The article reported:
“Our monuments and memorials reminds us of North Carolina’s complete story,” McCrory said in a news release. “The protection of our heritage is a matter of statewide significance to ensure that our rich history will always be preserved and remembered for generations to come.
“I remain committed to ensuring that our past, present and future state monuments tell the complete story of North Carolina.”
The bill had passed the North Carolina Senate unanimously in April, but there was a heated debate in the North Carolina House about the bill.
The article describes the bill:
The bill passed the House Tuesday and would ban state agencies and local governments from taking down any “object of remembrance” on public property that “commemorates an event, a person, or military service that is part of North Carolina’s history.”
That would mean a state law would be needed to remove a monument or relocate one to a site that’s not of “similar prominence.”
The idea behind the bill was to prevent cities or towns from acting abruptly and later regretting their actions regarding various statues.
Fast forward to today.
Channel 12 is reporting that there will be a public hearing next week where the public can address the committee examining the proposal by Governor Roy Cooper‘s administration to move three Confederate monuments from North Carolina’s old Capitol grounds to a Civil War battlefield.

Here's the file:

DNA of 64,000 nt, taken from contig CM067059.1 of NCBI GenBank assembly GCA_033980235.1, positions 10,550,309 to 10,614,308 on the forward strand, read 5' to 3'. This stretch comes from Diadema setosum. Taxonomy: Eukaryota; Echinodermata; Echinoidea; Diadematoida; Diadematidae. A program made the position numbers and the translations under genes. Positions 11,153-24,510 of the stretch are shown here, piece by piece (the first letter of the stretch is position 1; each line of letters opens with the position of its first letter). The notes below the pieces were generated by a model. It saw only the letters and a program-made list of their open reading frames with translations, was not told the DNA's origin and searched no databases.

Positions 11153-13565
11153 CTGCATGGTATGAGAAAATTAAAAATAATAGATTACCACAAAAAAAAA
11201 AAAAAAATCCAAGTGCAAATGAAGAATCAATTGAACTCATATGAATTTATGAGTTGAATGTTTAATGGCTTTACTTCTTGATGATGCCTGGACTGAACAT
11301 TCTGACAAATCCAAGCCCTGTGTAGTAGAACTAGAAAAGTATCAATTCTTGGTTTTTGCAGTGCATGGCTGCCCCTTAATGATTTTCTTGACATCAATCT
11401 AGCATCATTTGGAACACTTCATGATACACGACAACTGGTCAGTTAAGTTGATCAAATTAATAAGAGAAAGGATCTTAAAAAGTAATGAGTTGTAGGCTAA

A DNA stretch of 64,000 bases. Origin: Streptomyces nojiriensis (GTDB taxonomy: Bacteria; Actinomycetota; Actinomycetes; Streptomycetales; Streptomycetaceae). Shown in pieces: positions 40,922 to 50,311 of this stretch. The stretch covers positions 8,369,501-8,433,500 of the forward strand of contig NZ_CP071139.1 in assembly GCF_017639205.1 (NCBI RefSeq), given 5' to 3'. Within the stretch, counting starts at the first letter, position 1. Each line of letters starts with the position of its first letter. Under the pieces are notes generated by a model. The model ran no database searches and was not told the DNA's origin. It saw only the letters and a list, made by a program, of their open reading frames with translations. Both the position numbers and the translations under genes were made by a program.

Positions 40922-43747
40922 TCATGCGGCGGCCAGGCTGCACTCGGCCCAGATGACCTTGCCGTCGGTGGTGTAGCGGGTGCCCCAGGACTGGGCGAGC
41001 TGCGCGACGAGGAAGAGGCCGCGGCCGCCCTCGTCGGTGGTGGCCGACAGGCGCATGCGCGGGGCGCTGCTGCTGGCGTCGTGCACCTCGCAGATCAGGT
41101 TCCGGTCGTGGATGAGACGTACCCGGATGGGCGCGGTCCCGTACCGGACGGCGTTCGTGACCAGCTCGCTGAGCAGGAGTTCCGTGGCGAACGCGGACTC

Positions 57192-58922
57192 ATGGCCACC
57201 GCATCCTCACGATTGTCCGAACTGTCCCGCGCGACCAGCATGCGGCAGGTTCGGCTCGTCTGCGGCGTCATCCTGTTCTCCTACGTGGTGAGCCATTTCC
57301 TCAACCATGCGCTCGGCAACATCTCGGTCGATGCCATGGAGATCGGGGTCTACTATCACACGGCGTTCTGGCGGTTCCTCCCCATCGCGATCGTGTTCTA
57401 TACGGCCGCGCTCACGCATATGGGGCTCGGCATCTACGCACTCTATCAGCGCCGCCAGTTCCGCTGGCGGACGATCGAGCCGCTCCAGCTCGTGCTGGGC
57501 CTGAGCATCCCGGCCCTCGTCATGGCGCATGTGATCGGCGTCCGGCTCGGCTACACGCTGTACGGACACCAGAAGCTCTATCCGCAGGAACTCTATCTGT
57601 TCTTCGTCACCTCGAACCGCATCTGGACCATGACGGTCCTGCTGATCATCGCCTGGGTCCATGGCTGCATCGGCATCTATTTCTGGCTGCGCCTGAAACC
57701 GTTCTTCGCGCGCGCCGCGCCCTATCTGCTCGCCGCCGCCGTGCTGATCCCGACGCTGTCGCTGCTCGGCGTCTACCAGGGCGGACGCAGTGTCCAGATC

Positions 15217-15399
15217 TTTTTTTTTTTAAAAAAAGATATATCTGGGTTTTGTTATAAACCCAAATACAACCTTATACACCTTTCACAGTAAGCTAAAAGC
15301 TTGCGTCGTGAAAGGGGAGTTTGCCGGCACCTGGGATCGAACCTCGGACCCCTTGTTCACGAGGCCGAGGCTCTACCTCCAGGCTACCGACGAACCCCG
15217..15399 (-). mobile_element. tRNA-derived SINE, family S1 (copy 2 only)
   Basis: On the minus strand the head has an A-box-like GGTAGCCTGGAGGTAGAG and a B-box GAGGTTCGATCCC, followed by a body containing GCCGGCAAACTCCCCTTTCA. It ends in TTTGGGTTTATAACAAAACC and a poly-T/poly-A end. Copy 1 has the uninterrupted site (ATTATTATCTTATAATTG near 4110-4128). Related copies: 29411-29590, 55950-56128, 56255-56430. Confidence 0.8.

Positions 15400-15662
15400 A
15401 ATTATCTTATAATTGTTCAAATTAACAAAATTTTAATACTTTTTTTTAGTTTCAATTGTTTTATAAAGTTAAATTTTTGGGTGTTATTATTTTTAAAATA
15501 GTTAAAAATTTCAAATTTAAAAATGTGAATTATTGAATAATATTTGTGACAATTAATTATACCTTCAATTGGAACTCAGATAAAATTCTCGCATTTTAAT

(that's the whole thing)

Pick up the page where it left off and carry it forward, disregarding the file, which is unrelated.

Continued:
This is trivial pursuit. It changes nothing and costs the state a serious amount of money. Also, according to the law currently in place, a state law would be needed to move the monuments. Why are we wasting the government’s and the public’s time with this? What in the world will moving the monuments change?
As we attack these monuments, we need to remember that Union and Confederate soldiers are considered U.S. veterans under federal law, and that they would be entitled to the same benefits as Union soldiers today. It’s also true that federal law (formerly Public Law 810) makes Confederate soldiers eligible for burial in national cemeteries and for taxpayer-funded headstones, just like Union soldiers. The men who fought for the south were fighting for states’ rights. They are as much to be honored as the men who fought against them.
Moving monuments does not change history–it simply brings up more divisions. We need to put the generally mistold history of the Civil War behind us and move forward. The Civil War was not about slavery–it was an economic war about tariffs and the exploitation of the agricultural south by the industrialized north. To characterize it as anything else is to misunderstand our history. (Just for the record, this is not necessarily a southern perspective–I grew up in New Jersey!)